Yes. Antennas are designed for the specific range of frequencies that they are meant to be used with. Cellular modems in laptops, or any device, use antennas meant for cellular.
There are certainly extremely tiny usb wifi dongles, barely larger than the usb plug itself. But an antenna crammed into such a tiny space won’t work as well as a larger one. Hard to get around physics. So I’d buy one first and use it in all the places when you expect to use your laptop, comparing it tho the built-in wifi card. See if it’s really acceptable for you.
WiFi is at 2.4 GHz, 5 GHz, and 6 GHz, so the WiFi antenna is designed for roughly that range of frequencies.
Cellular signals have a much wider range of frequencies.
Mid-Band cellular signals (which are known for having a good balance between range and performance) typically operate between 1.7 GHz and 4 GHz (Mid-Band 5G tends to be towards the upper end of that range while Mid-Band 4G tends to be towards the lower end). Those are close enough in frequency to WiFi that they should work with antennas designed for WiFi.
Low-Band cellular signals (very long range with good object penetration) typically operate around 0.6-0.9 GHz. That is well outside the frequency range the WiFi antenna is designed for and is unlikely too work well (I expect it will work but get a much weaker signal than with an antenna designed for Low-Band).
High-Band mmWave cellular signals (incredibly fast, almost no range) operate above 24 GHz. That is high enough that I doubt it’ll work with a WiFi antenna.
mmWave would be useless for a laptop. Since you won’t get signal indoors. mmWave is stopped by almost anything.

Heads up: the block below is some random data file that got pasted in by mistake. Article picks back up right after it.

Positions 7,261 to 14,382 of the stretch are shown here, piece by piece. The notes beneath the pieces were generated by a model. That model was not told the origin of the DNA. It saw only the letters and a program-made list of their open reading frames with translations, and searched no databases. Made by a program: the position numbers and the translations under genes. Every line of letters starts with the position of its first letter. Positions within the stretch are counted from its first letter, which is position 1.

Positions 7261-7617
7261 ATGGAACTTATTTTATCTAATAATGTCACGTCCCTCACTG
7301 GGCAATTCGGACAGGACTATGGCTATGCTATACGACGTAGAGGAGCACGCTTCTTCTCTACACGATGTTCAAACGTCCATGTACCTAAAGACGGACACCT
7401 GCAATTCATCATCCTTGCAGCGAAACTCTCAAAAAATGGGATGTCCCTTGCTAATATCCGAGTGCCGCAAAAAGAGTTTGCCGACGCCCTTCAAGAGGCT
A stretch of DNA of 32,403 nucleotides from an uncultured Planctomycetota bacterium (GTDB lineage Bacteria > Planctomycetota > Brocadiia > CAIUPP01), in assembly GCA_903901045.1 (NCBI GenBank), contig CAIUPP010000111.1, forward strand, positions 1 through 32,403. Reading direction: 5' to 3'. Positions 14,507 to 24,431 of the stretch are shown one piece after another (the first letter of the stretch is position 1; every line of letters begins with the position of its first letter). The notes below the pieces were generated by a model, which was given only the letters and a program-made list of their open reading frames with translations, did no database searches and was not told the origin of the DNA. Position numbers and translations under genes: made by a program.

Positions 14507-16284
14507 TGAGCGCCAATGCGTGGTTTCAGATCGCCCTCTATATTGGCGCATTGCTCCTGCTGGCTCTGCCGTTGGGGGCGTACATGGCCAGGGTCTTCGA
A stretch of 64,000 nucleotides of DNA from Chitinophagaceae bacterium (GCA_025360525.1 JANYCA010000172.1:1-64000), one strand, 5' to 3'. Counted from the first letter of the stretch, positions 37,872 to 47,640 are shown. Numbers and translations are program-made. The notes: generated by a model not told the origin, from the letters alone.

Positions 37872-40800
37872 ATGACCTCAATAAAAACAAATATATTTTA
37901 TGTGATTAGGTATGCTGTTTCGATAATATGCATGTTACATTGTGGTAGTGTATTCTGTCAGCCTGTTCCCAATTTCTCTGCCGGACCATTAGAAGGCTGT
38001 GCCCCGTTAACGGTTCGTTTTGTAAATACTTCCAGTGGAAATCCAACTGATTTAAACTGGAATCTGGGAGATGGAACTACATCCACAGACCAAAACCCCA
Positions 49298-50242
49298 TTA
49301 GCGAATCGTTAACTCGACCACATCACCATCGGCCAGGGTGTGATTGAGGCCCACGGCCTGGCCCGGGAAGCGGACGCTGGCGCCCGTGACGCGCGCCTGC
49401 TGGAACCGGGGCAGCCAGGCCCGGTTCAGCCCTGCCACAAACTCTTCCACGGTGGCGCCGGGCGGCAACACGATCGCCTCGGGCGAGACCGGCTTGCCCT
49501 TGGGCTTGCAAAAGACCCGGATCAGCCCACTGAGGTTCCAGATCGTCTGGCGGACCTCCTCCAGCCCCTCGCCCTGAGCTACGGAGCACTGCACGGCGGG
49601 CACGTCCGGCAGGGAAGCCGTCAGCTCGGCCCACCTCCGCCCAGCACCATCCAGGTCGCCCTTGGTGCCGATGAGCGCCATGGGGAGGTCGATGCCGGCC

It’s pretty useless for most people in phones, too. Coverage is just terrible due to physics at those frequencies. You need to be line-of-sight from a mmWave transmitter without even the slightest obstruction. And they don’t bother placing transmitters in most areas. Even your hand blocks the signal, need multiple antennas to even have a chance. But that costs more money and space, so not all phones have multiple antennas. They just want a checkmark on their spec sheet, doesn’t matter if it won’t work in actual use.
With the outdoor deployments that some carriers (mainly Verizon in the US, no one else has deployed at nearly that scale) have done I agree, however a lot of the potential for future mmWave uses is in convention centers and other buildings that tend to be packed with people.
Furthermore massive MIMO arrays and other improvements have gotten pretty decent at getting it to work through a wall (although much slower through that wall and often not through two walls).
Note that the oversized 4G expansion card that was being discussed some time ago reportedly has working (and shipped) prototypes and is now on preorder for about 170 GBP:
(It only supports 4G, and looking at prices for 5G modules it doesn’t look like this is going to change any time soon—even 4G modules are 60+ USD in small quantities, and 5G ones are several times that.)
yeah, I have seen the 4g oversized modem, but I wouldn’t want it to stick out of the chassis and thinking that 4g/5g may even be decent enough to be the primary connectivity in my parts of the world and if not a usb dongle that’s always plugged in (less obtrusive) might just be good enough.
When buying a laptop with LTE-modem and antennas preinstalled, what kind of antennas are they using? Is it the same “wire-like” antennas like they are used for WiFi? Would it be possible to fit 2 of these inside FW laptop?
Or do all 4G/5G antennas have such a thick module at the end like this one sold on ebay?
Thank you Sir! That explains a lot to me. I didn’t know yet that WLAN antennas have this kind of antenna module at the end too. I always thought the WLAN antenna is just a wire - in contrast to antennas inside an access point.
It might be confusing because some antennas are simply a piece of wire. AM/FM radio is a good example of this. How well that works depends on the frequency and strength of the signal. Cellular and wifi normally use more sophisticated antennas.